If you had to boil it down to one statement, Lucier’s career-long focus has been to explore sound-worlds that wouldn’t reach our ears under normal conditions. “My pieces are about exploring sound waves and the natural characteristics of sound waves,” Lucier said, when I sat down with him at his home in Middletown. “And in order to do that in a beautiful way, in my opinion, is to let the waves do what they do normally without a lot of compositional interference.” His training in composition was rather conventional; as a graduate student in the late 1950s, Lucier studied with Arthur Berger, Irving Fine, and Harold Shapero at Brandeis University in Waltham, Mass., where Neoclassicism was the order of the day, tempered with a dash of serialism. After graduating with an MFA, Lucier headed to Rome on a Fulbright, where he encountered the music of the European avant-garde: Luigi Nono, Pierre Boulez and Karlheinz Stockhausen.

“It was just terrific and exciting at that time,” he said. “But I discovered it wasn’t my music. Those European guys: it was in their blood. Highly technical, emotional, complex music. So when I came home, I had to look around for something that I could call my own, and I discovered acoustics.”

During his final year in Rome, Lucier received a telegram from Fine, who offered him a job as choral director at Brandeis, where he stayed for seven years. But Lucier felt the pull of Cage, Morton Feldman and Earl Brown. “I was sort of out of it as far as the composition faculty was concerned,” he says. “I wasn’t acknowledged as a composer.”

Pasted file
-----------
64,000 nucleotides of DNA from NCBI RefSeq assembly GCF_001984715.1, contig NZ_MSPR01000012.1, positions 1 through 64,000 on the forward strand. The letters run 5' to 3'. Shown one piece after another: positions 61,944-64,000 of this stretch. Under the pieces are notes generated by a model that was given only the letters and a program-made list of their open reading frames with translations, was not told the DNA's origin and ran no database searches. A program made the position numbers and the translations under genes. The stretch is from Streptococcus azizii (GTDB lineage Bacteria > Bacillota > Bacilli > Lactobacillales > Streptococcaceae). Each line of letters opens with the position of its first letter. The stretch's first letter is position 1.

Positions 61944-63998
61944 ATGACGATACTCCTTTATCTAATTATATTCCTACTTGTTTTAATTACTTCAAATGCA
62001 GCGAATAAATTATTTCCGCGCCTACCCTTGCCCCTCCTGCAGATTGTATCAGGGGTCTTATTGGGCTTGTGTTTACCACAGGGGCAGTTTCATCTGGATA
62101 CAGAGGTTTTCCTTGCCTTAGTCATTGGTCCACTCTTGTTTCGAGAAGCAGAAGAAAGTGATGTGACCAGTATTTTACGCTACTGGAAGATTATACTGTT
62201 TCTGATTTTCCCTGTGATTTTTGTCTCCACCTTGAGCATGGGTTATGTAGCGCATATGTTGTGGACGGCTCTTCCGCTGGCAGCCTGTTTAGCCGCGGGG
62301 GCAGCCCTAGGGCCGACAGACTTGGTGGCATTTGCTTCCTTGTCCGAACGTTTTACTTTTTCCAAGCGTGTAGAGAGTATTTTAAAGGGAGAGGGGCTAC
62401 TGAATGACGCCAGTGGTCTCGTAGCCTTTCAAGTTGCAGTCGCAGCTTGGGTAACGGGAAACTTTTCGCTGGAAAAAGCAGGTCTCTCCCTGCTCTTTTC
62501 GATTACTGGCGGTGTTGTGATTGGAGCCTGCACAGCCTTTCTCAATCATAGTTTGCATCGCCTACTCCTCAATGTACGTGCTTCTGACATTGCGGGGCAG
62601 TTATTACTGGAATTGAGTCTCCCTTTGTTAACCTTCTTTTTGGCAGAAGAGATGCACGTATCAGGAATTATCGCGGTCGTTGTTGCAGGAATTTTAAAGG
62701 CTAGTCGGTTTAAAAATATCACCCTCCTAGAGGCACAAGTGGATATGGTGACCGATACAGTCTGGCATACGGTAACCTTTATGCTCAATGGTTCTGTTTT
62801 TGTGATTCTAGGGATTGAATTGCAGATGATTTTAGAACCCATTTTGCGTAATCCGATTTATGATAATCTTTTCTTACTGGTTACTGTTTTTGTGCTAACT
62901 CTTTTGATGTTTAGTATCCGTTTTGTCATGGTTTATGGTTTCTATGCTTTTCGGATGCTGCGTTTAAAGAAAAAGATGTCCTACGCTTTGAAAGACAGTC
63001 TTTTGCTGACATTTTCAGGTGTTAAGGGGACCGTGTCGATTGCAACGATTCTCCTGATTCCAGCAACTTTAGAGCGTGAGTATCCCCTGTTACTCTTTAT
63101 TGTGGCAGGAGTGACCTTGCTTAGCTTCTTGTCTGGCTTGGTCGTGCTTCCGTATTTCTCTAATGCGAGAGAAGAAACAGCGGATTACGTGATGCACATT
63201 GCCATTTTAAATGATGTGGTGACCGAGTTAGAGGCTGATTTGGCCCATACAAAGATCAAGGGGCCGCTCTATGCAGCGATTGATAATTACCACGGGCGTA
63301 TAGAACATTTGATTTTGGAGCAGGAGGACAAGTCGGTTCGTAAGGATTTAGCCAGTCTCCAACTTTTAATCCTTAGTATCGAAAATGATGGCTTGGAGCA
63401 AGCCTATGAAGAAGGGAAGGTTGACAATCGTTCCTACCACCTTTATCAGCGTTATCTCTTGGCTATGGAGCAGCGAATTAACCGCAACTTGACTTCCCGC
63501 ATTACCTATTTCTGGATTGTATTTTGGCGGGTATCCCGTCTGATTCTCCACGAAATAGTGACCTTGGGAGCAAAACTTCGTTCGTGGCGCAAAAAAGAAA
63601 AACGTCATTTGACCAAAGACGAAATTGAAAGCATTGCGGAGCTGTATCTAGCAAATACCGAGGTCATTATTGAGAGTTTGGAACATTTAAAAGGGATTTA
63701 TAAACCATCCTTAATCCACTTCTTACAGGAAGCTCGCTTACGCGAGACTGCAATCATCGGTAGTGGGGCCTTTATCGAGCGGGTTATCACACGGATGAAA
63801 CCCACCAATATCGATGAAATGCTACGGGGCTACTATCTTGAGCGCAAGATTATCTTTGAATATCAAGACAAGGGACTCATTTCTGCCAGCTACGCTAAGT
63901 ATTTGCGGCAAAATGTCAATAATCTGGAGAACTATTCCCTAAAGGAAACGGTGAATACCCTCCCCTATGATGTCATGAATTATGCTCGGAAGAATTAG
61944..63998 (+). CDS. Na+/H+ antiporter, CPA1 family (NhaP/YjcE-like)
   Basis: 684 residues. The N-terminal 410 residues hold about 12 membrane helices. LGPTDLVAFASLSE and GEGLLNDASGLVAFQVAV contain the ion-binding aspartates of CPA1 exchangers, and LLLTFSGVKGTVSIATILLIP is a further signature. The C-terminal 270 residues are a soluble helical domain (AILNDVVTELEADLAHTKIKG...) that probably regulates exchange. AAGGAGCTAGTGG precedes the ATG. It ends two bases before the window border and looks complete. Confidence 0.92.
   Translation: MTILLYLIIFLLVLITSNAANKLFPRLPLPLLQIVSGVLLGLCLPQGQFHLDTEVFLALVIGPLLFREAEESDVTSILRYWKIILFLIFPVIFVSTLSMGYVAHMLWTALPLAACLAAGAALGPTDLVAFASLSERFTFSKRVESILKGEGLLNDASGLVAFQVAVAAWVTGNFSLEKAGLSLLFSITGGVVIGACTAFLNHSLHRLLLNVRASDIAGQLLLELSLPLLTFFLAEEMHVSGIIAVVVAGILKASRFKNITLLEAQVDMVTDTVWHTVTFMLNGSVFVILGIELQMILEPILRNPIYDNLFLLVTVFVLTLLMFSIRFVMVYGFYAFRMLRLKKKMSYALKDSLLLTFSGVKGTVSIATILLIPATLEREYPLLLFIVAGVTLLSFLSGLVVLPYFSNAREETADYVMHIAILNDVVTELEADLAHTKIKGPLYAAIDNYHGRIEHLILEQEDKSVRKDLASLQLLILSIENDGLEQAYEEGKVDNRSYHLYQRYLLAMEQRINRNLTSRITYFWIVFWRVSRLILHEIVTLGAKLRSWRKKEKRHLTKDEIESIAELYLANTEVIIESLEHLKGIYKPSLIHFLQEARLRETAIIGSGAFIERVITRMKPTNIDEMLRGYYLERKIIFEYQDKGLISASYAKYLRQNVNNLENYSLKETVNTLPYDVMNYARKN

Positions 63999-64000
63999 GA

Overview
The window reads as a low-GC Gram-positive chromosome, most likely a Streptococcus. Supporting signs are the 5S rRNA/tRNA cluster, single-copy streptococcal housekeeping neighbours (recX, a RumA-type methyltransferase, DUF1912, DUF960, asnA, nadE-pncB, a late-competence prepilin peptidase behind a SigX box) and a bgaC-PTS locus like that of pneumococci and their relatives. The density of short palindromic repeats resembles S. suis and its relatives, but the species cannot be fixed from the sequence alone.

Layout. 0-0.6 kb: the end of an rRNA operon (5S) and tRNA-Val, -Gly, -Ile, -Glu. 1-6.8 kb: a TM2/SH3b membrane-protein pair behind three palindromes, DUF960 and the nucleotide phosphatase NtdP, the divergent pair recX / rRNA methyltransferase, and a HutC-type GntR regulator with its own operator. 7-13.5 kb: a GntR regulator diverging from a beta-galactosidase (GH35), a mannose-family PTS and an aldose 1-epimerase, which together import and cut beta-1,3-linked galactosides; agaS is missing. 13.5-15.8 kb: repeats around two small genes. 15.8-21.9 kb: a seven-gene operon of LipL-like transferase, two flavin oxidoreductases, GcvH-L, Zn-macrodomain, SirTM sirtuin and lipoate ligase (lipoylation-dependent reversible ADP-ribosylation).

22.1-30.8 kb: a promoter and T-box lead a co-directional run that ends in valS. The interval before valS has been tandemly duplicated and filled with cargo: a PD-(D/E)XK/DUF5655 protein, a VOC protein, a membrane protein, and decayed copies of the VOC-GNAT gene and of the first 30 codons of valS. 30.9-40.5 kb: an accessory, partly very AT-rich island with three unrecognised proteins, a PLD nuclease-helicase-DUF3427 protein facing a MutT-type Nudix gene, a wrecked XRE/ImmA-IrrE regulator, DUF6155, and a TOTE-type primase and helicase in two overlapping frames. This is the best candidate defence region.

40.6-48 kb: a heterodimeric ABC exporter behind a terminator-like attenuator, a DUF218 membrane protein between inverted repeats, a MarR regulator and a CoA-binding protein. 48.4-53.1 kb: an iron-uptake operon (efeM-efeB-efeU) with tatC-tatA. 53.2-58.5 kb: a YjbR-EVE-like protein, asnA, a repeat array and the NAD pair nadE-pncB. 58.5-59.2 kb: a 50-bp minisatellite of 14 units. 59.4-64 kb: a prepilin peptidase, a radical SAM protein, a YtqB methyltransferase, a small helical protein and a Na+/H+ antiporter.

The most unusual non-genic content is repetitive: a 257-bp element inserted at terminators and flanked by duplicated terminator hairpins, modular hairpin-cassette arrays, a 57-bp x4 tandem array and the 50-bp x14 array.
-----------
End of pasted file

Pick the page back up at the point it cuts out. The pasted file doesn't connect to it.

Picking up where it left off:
In 1965, Lucier came up with Music for Solo Performer, calling for a performer to attach electrodes to his or her scalp, to pick up on alpha waves, but only after the performer has achieved a meditative state. “It’s the opposite of what any musician does,” Lucier said. “Musicians don’t sit still. They play a lot. “So I had to generate alpha in real time in front of an audience. By letting go of control, I made this piece happen.” Around 1968, Lucier started playing around with echolocation, picking up objects in one’s environment by sensing echoes, sort of how bats get around. He began coming up with ways to use it as a compositional device, steering clear of extraneous musical gestures that would distract from exploring the acoustics of any given performance space. “If you want to explore something,” he said, “you can’t put anything too subjective in. It’s got to be neutral, like a scientific experiment.” The resulting piece, Vespers, was another breakthrough.

Lucier arranged a concert at Brandeis’ Rose Art Museum to try out his new pieces, and he invited Cage, who he met as a Tanglewood student in the late 1950s, to participate. “That was a landmark for me and for Cage,” Lucier said. Finding himself out of sync with the Brandeis composition faculty, Lucier landed a job at Wesleyan when Dick Winslow, the chair of the music department, asked Cage who to hire. “They had formed a very interesting world music department,” he said. “And the last person they hired was me as experimental music.”